In our day, doctors have a high income and a high social status. In the New Testament era, it was quite the opposite. Doctors often had few remedies that would actually help anything, they dealt with unpleasant bodily fluids, among other things, and generally were avoided. Nevertheless, Luke, a Gentile and a physician, brings that fascinating background to his gospel. It shows up in the most unexpected ways.

For example, Luke is the only one who tells us of the pregnancies of Elizabeth and Mary. Only Luke tells us that Jesus grew and developed as a normal human being (see Luke 2:52). So one might think that Luke would give us a unique perspective on the Bleeding Woman. She had an unusual medical condition, and he was a medic. How does that influence his telling of her story? Let’s take a look. Will do the same thing with Luke’s account we did with the other two.

Scene 1

40 Now when Jesus returned, a crowd welcomed him, for they were all expecting him. 41 Then a man named Jairus, a synagogue leader, came and fell at Jesus’ feet, pleading with him to come to his house 42 because his only daughter, a girl of about twelve, was dying. 

Setting; “Jesus returned” from “the region of the Gerasenes,[b] which is across the lake from Galilee.” (v. 26)

Characters: Jesus, a crowd, synagogue leader named Jairus,

Conflict: daughter of Jairus is dying; father wants Jesus to heal her

Resolution: None in this scene.

Question(s)/Point(s) of interest:   So far, Luke’s account is substantially identical to Mark’s.

 Scene 2

As Jesus was on his way, the crowds almost crushed him. 43 And a woman was there who had been subject to bleeding for twelve years, but no one could heal her. 44 She came up behind him and touched the edge of his cloak, and immediately her bleeding stopped.

Setting: On the way to Jairus’ house.

Characters: bleeding woman, Jesus.

Conflict: woman with chronic affliction touches Jesus’ garment

Resolution: She is healed

Question(s)/Point(s) of interest: The main  difference between this and Mark’s account consists of what Luke omits. While Mark tells us “She had suffered a great deal under the care of many doctors and had spent all she had, yet instead of getting better she grew worse,” Luke, a physician himself, merely says “no one could heal her.”

Scene 3

45 “Who touched me?” Jesus asked. When they all denied it, Peter said, “Master, the people are crowding and pressing against you.”

46 But Jesus said, “Someone touched me; I know that power has gone out from me.”

47 Then the woman, seeing that she could not go unnoticed, came trembling and fell at his feet. In the presence of all the people, she told why she had touched him and how she had been instantly healed. 48 Then he said to her, “Daughter, your faith has healed you. Go in peace.” ”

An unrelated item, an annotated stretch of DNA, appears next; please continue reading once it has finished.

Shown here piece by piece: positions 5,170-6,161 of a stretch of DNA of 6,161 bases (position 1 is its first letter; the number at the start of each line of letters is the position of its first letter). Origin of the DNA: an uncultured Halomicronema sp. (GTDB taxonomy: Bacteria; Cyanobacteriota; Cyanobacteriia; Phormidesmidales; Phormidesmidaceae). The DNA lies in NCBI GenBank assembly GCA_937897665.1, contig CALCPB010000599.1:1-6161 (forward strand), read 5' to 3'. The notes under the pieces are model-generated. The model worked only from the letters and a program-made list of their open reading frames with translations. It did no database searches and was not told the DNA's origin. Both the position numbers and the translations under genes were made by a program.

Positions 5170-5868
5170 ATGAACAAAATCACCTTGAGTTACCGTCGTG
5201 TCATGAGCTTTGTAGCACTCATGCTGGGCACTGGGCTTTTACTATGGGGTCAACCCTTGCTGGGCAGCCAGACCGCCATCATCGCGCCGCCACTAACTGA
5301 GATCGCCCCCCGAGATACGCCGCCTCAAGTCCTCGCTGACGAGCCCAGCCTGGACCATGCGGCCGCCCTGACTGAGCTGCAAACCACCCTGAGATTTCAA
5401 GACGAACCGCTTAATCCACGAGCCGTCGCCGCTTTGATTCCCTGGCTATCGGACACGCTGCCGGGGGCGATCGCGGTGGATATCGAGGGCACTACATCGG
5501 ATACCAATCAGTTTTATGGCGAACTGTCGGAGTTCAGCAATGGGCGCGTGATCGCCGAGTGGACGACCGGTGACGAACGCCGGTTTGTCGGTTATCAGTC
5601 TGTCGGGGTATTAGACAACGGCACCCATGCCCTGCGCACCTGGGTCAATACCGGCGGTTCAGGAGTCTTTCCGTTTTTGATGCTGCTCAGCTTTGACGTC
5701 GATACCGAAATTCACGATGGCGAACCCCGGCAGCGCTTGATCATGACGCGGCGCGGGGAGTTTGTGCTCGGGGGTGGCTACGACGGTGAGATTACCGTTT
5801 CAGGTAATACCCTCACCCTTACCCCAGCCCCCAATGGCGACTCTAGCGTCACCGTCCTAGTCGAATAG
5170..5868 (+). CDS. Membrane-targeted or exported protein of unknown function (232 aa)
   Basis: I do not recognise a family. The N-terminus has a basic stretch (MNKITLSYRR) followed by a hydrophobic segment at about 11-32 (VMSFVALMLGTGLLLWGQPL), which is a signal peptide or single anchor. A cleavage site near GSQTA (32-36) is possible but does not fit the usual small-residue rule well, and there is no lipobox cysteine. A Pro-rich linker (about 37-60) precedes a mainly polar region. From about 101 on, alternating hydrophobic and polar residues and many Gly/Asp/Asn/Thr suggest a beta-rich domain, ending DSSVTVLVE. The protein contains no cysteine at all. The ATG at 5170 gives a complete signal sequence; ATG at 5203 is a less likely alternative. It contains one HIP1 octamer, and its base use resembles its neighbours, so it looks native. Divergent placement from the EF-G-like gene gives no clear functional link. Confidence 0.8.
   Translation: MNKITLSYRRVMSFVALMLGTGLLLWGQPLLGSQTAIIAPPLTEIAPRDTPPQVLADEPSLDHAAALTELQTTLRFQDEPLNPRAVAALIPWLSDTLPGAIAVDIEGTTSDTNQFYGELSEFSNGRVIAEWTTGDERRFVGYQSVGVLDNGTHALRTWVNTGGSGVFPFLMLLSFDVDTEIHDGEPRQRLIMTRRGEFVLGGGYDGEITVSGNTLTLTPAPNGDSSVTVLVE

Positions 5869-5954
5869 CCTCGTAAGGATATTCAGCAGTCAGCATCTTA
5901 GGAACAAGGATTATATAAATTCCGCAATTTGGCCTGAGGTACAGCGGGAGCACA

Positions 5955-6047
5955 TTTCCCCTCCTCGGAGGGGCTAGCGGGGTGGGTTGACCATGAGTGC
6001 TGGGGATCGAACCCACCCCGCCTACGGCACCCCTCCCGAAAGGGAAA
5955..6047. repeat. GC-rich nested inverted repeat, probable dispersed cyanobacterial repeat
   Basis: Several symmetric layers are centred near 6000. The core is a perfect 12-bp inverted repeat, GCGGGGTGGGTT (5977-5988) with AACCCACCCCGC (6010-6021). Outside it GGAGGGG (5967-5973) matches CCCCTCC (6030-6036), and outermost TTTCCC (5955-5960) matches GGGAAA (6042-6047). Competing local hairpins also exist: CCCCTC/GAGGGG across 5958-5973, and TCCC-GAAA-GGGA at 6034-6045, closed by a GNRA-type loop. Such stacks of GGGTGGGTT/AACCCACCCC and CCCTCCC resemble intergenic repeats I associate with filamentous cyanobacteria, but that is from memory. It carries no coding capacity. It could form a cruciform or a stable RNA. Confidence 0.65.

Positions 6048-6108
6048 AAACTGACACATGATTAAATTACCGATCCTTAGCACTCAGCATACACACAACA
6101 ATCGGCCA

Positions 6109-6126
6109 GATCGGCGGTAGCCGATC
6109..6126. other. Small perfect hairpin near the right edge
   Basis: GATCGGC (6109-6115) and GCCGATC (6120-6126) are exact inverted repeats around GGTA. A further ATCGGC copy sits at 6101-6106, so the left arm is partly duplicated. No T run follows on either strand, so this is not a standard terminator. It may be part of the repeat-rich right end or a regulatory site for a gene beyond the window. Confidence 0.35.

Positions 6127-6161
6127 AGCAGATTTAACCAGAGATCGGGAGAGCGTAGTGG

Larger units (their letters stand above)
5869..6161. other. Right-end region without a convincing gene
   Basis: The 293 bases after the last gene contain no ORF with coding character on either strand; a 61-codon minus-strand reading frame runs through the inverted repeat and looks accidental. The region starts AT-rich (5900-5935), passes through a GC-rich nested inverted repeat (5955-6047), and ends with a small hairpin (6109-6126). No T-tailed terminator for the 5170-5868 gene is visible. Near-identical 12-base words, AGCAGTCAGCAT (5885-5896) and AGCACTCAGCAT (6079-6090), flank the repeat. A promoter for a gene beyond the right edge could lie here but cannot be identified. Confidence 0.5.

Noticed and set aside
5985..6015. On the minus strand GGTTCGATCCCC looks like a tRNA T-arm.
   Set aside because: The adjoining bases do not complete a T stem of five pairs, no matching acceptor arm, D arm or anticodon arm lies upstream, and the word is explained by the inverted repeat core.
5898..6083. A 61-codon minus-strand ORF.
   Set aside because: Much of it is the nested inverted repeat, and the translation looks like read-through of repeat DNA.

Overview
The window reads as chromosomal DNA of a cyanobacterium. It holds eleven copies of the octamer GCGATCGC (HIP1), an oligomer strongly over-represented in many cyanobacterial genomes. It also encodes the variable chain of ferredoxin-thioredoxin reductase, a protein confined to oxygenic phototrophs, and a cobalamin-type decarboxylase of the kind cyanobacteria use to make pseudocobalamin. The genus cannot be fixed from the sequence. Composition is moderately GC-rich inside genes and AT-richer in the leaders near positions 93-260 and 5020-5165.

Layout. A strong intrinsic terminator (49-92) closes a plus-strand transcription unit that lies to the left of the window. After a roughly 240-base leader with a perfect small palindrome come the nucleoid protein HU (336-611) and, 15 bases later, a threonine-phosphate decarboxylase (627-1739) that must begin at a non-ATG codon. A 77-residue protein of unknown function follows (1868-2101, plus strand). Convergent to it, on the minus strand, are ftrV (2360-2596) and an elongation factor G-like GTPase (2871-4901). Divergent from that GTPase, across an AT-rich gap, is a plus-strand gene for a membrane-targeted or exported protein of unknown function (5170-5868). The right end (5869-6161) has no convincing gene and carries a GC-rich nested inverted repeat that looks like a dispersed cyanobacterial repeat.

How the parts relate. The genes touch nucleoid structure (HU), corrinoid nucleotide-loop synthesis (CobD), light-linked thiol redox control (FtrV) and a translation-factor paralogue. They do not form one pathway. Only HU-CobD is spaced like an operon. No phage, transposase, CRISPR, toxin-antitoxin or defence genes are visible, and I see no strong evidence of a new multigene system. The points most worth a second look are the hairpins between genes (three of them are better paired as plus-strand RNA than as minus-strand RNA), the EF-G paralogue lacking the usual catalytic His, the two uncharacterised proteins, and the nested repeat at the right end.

Setting: On the way to Jairus’ house.

Characters: Jesus, his disciples,” bleeding woman.

Conflict:  Jesus’ apparent confusion, puzzlement of the disciples, woman trembling in fear.

Resolution: Jesus declares her faith had healed her, tells her to “go in peace.”

 Question(s)/Point(s) of interest:  While in Mark’s account “his disciples” point out the pressing crowd, in Luke it is “Peter.”

Scene 4

49 While Jesus was still speaking, someone came from the house of Jairus, the synagogue leader. “Your daughter is dead,” he said. “Don’t bother the teacher anymore.”

50 Hearing this, Jesus said to Jairus, “Don’t be afraid; just believe, and she will be healed.”

Setting: On the way to Jairus’ house.

Characters: Some people from the house of Jairus, Jesus, Peter, James, and John.

Conflict: News that girl has died, no reason to bother Jesus.

Resolution: Tells father not to be afraid, only believe.

Question(s)/Point(s) of interest:  Why was a crowd there? What was the significance of some “playing pipes.”

Scene 5

51 When he arrived at the house of Jairus, he did not let anyone go in with him except Peter, John and James, and the child’s father and mother. 52 Meanwhile, all the people were wailing and mourning for her. “Stop wailing,” Jesus said. “She is not dead but asleep.”

53 They laughed at him, knowing that she was dead. 54 But he took her by the hand and said, “My child, get up!” 55 Her spirit returned, and at once she stood up. Then Jesus told them to give her something to eat. 56 Her parents were astonished, but he ordered them not to tell anyone what had happened.

Setting: At Jairus’ house.

Characters: Jesus; Peter, James, John; girl’s father and mother; mourners

Conflict: Jesus tells crowd girl is not dead but asleep. Crowd laughs.

Resolution: Jesus raises child, instructs that she be fed, and tells parents not to tell anyone.

Question(s)/Point(s) of interest:  Once again, substantially the same as Mark’s account.

Now that we’ve analyzed all three, we can see

1) Mark’s account, while substantially the same as Luke’s, contains more detail, especially concerning the bleeding woman.

2)Matthew’s treatment of both the Bleeding Woman and the resurrection of the synagogue leader’s daughter, is so brief that it amounts to a sort of list of miracles, just detailed enough to distinguish them from other miracles.

3) As mentioned previously, Mark usually gives the briefest account of events; his gospel is considerably shorter than the others, yet he gives us both a longer account and more detail in this case. There must be a reason, and what that reason is will shed light on both this episode, and his entire gospel.

This all may seem quite involved, but remember the example of driving a manual transmission automobile. The more you do it, the easier and more effortless it becomes. And the ability to go very interesting places makes it all worthwhile. We’re nearing our destination, and may well find new treasures there.